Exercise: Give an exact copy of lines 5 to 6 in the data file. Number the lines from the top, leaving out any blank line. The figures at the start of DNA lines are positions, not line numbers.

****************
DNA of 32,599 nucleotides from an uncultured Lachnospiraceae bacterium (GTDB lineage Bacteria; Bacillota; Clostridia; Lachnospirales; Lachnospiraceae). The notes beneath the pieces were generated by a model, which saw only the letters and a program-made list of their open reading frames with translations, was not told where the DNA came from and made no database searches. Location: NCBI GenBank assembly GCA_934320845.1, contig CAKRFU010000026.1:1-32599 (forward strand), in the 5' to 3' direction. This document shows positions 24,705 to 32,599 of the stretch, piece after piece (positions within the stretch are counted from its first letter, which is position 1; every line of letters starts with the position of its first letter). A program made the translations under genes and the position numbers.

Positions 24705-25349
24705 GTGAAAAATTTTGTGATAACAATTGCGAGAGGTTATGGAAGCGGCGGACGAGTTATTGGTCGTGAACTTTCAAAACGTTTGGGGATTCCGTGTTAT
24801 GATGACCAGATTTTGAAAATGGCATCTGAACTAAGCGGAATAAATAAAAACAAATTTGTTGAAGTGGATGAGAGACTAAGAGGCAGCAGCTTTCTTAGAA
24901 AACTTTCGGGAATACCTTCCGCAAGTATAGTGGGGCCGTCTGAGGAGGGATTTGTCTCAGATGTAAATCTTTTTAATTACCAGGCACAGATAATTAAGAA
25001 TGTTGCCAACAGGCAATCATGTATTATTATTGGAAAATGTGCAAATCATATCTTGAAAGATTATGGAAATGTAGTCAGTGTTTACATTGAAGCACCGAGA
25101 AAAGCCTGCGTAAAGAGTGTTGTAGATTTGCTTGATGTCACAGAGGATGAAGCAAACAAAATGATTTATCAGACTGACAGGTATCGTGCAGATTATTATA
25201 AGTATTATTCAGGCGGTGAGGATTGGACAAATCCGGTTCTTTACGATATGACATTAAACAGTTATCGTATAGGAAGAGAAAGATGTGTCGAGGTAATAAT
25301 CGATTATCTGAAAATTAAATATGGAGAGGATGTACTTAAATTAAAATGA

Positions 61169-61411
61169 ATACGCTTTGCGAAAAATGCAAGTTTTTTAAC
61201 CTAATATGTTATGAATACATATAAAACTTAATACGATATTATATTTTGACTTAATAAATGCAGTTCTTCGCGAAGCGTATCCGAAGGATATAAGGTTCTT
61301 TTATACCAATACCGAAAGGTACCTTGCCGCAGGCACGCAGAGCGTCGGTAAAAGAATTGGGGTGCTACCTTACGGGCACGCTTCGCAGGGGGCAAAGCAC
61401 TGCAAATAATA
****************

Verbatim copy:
24901 AACTTTCGGGAATACCTTCCGCAAGTATAGTGGGGCCGTCTGAGGAGGGATTTGTCTCAGATGTAAATCTTTTTAATTACCAGGCACAGATAATTAAGAA
25001 TGTTGCCAACAGGCAATCATGTATTATTATTGGAAAATGTGCAAATCATATCTTGAAAGATTATGGAAATGTAGTCAGTGTTTACATTGAAGCACCGAGA